Bachelor Pad – Take the drama out of the game

Image from realitynation.com

My husband and I watched ABC’s Bachelor Pad finale tonight. I was pleasantly surprised by the outcome. In the past two seasons the winning pair split this money 50/50, but this season was different. One winner walked away drama free and $250,000 richer. How did he carry out this winning? Answer: He took the drama out of the game!

Recap of the final 4: It all came down to the final 4 contestants.  Nick and Rachel became partners late in the game. Chris and Sarah were your typical new Bachelor Pad lovers. Throughout the course of the game Nick stayed low-key. He did not get involved in the normal drama, and emotion that ensues on the show. Rachel partnered with Mike and fell in LOVE. Mike was evicted from the show, and Rachel was left to stick it out with Nick. Chris partnered with a Blakely, then Jamie and lastly with Sarah and fell in love.

The drama of the drama free game: The eliminated players selected Nick and Rachel as the winning pair.  Nick and Rachel then had to decide if they would SHARE the money, or KEEP the money for themselves.   The trick of the game was Nick and Rachel had to cast their votes alone. Should one partner have chosen KEEP and one SHARE, the person that choose KEEP would keep the full $250,000. Nick choose KEEP and Rachel choose SHARE. Thus, Nick was the first full $250,000 winner on the Bachelor Pad series! Rachel, of course began to cry because she deserved the money. The eliminated cast members chimed in with their responses of “That is not fair” “How could Nick do this?” etc. While I understand the emotional ties other cast members had in the game, it is just a game, so I was surprised by the level of shock the other cast members demonstrated.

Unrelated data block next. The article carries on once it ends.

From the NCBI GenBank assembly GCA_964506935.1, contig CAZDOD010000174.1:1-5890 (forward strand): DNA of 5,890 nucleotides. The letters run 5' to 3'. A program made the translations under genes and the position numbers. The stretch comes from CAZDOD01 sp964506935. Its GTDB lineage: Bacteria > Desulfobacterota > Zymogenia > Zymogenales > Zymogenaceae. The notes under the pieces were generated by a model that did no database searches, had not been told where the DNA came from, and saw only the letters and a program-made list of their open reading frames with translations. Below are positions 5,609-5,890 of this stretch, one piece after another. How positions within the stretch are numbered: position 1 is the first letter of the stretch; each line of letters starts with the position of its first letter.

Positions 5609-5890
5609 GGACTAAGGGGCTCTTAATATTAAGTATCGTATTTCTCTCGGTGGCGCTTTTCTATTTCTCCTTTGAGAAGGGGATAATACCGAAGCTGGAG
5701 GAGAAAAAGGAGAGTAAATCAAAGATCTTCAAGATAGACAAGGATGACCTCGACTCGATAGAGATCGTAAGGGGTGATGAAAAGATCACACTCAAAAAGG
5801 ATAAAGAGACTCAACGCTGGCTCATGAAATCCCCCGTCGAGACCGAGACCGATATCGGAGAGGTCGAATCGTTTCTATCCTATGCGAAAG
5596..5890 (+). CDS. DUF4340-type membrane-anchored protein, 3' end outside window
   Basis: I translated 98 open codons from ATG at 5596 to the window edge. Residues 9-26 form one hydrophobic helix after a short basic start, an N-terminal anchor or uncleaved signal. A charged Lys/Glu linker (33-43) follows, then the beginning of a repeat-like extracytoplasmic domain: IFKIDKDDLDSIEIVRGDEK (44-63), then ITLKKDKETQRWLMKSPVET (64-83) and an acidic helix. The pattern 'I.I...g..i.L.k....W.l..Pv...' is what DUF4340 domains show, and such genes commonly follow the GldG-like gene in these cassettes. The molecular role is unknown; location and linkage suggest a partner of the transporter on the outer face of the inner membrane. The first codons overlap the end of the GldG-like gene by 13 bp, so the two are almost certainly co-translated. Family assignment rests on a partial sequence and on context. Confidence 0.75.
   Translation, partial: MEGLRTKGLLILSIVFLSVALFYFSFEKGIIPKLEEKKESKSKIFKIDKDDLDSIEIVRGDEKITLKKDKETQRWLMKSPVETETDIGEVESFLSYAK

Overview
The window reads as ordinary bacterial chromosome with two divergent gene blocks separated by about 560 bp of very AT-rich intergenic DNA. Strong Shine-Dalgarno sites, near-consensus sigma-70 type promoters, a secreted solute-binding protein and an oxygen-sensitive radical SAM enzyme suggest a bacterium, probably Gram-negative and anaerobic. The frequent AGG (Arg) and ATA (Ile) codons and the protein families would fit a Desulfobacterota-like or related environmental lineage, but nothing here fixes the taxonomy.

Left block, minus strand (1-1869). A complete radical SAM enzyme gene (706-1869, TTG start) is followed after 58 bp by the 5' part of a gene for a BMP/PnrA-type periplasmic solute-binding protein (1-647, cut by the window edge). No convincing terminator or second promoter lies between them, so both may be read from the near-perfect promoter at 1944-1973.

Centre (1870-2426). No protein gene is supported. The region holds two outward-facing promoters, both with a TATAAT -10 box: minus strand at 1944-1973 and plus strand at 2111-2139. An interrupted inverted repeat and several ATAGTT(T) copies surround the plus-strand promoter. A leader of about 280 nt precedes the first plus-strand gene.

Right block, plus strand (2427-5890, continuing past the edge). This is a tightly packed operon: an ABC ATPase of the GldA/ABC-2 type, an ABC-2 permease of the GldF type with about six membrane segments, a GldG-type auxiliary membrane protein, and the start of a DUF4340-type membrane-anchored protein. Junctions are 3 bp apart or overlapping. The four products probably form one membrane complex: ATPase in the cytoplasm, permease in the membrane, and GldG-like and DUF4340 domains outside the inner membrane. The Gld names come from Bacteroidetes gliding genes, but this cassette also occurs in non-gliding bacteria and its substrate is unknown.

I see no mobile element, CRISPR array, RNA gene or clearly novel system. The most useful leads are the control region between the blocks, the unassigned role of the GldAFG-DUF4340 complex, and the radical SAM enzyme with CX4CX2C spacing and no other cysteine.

Nicks game: Nick explained his logic, and clearly stated he was playing a game. Nick explained that Rachel told him many times that she did not want to be his partner, and that she wanted to leave. Nick said he strategically stayed out of the drama and remained low-key throughout the course of the game. Nick also viewed the entire season prior to the finale show. In the viewing he saw and heard the negative comments other cast members made about him. Nick said several times “I played a DRAMA free game. It’s just a game.” Drama free is almost a foreign phrase to reality TV, because the heart and pulse of reality TV is DRAMA, but to be successful in a game it is important to remove the emotion. Since Nick remained drama free he maintained the ability to remove the emotional aspect of the game and stay clear, focus and committed to the end goal.

Real Life Impact: You might be thinking this is an HR blog “What does all this have to do with HR and the workplace?” In my experience drama and emotion impact our ability to think logically and make clear, sound business decisions. When drama enters the workplace our emotions control our responses. Emotional responses lead to drama. More often than not emotion filled responses are not well thought out, inappropriate, unprofessional and damaging.

Reality Check:  There are certain circumstances in the workplace when emotion is right. For example, situations when we need to show compassion, caring, or passion for a topic. The reality is we are human, and we do feel. Feeling helps us build trusting relationships with other people. Trusting relationships create an environment where people can succeed.  There is a right time and place for emotion to be shared in the workplace. We need to exercise our ability to identity the appropriate times to be emotional and use it to our advantage.

Lessons Learned, Questions Asked: “What can we learn from Nick and apply to the workplace?” “How did removing the drama and emotion from the game help him meet his goal to win?” “How can we (as employees) remove drama from the workplace?” “How would a drama free workplace help you, and your company?”

Learn more about creating a drama free workplace with Reality Based Leadership from Cy Wakeman.

Advertisements

What do you think?

Fill in your details below or click an icon to log in:

WordPress.com Logo

You are commenting using your WordPress.com account. Log Out / Change )

Twitter picture

You are commenting using your Twitter account. Log Out / Change )

Facebook photo

You are commenting using your Facebook account. Log Out / Change )

Google+ photo

You are commenting using your Google+ account. Log Out / Change )

Connecting to %s